The page source code is key to this; and among the most significant areas of the source code is the <head> section. This contains information about the page that is not visible in browsers, generally known as metadata.
When it comes to optimizing individual pages, one of the most important areas of the <head> section is the title tag. Make sure you don’t confuse it with the meta title tag which is no longer used by search engines, or with the header tag that sits at the top of the page’s body copy.
The title tag forms the heading you see on the search results page, or when a link to the page is posted on social media – so rather than opting for something generic like ‘About Us’ or ‘Home Page’, choose a tag that actually tells users about the page and persuades them to follow the link. However, be aware that tags longer than 60 characters risk being cut short on the results page. You do want to include your primary keywords, but do it in a way that seems natural rather than stuffing your title tag full of them.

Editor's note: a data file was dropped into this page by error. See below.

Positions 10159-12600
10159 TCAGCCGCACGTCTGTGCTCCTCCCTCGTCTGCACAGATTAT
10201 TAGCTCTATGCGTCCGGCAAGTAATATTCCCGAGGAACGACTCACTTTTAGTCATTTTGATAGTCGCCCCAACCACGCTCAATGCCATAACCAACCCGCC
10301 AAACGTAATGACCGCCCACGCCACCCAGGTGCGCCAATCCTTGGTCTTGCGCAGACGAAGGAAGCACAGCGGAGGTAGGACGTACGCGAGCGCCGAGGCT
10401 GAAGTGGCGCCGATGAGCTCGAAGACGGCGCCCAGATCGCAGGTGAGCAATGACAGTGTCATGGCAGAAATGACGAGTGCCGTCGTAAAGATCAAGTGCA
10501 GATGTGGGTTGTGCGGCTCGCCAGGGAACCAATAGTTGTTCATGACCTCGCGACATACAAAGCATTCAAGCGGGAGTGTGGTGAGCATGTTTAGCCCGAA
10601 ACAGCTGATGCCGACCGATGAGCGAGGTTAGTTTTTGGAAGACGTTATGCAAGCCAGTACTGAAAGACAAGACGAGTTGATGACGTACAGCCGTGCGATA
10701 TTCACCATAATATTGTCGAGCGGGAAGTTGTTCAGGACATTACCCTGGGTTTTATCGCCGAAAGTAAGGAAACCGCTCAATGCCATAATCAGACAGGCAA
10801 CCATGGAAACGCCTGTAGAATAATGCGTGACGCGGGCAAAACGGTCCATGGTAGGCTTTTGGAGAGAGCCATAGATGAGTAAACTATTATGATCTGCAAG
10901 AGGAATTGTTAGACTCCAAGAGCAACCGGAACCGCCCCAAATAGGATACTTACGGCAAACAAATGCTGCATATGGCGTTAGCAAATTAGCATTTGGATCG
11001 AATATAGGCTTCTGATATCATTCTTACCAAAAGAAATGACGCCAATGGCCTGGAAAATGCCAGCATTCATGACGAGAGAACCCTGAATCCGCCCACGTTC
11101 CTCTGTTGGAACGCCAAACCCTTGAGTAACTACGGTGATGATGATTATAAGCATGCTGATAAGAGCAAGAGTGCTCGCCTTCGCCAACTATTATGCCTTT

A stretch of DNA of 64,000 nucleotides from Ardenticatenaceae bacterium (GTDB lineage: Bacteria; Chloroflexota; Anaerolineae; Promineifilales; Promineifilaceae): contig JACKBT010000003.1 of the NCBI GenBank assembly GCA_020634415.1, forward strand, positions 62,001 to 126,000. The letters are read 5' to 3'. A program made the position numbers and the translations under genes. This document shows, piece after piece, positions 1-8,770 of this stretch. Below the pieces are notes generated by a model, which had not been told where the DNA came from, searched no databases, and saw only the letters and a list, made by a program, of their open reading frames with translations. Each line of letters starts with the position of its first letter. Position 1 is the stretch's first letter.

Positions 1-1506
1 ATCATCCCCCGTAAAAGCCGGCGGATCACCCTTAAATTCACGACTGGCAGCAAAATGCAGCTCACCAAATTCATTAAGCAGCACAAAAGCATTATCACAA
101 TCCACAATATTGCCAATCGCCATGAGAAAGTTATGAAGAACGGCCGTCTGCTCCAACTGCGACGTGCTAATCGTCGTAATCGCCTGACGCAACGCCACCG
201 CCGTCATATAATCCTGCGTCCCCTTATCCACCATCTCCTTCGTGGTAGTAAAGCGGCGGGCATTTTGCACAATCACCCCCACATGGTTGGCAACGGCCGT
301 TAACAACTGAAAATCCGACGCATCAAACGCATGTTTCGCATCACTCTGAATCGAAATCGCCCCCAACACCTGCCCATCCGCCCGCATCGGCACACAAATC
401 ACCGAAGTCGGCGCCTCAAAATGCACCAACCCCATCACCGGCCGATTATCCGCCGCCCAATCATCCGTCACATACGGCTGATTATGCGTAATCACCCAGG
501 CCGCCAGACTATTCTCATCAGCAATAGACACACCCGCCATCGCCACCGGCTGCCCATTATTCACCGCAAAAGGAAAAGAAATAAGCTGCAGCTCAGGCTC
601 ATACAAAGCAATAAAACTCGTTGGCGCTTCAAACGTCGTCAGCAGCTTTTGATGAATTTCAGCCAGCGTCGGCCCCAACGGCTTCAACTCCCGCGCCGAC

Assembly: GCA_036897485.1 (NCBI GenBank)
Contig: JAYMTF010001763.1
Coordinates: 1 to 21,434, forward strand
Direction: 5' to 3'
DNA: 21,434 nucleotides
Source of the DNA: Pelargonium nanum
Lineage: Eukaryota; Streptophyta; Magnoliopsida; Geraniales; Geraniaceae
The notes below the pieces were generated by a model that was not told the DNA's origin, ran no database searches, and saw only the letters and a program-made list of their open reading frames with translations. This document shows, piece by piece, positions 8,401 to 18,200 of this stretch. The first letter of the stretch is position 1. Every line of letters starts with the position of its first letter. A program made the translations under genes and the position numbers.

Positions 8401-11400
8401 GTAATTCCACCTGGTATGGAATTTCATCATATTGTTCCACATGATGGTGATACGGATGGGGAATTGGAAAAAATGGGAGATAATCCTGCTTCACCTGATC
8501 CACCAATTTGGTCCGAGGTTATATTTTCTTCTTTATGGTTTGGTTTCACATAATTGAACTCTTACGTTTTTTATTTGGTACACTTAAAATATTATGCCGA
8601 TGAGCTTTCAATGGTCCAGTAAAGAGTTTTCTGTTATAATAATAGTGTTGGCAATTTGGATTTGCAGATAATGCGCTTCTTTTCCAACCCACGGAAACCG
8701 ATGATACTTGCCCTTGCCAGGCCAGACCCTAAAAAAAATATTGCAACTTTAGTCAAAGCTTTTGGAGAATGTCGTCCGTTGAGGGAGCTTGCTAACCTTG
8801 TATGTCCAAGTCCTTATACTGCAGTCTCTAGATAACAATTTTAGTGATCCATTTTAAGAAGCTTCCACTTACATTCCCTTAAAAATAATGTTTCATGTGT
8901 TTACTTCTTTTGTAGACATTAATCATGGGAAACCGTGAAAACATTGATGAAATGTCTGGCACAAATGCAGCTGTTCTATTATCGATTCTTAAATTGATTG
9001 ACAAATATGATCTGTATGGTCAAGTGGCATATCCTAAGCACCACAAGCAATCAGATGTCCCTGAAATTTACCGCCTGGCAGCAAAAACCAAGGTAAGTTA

If you want to include your company name in the title tag, put it at the end rather than at the beginning, because keywords closer to the start of the tag carry greater weight with search engines.
You’ll need to use a different title tag for every page of your site to avoid any potential issues with duplicate content. If search engines find the same content replicated in different locations, it could suggest that you’re copying and pasting rather than creating unique content – and, whether you’re copying from your own site or someone else’s, it’s a red flag to search engines that the contents of your page aren’t providing any unique value. Occasionally Google rewrites title tags for the results page, which may be a warning that your page has good content, but that your title tag needs work.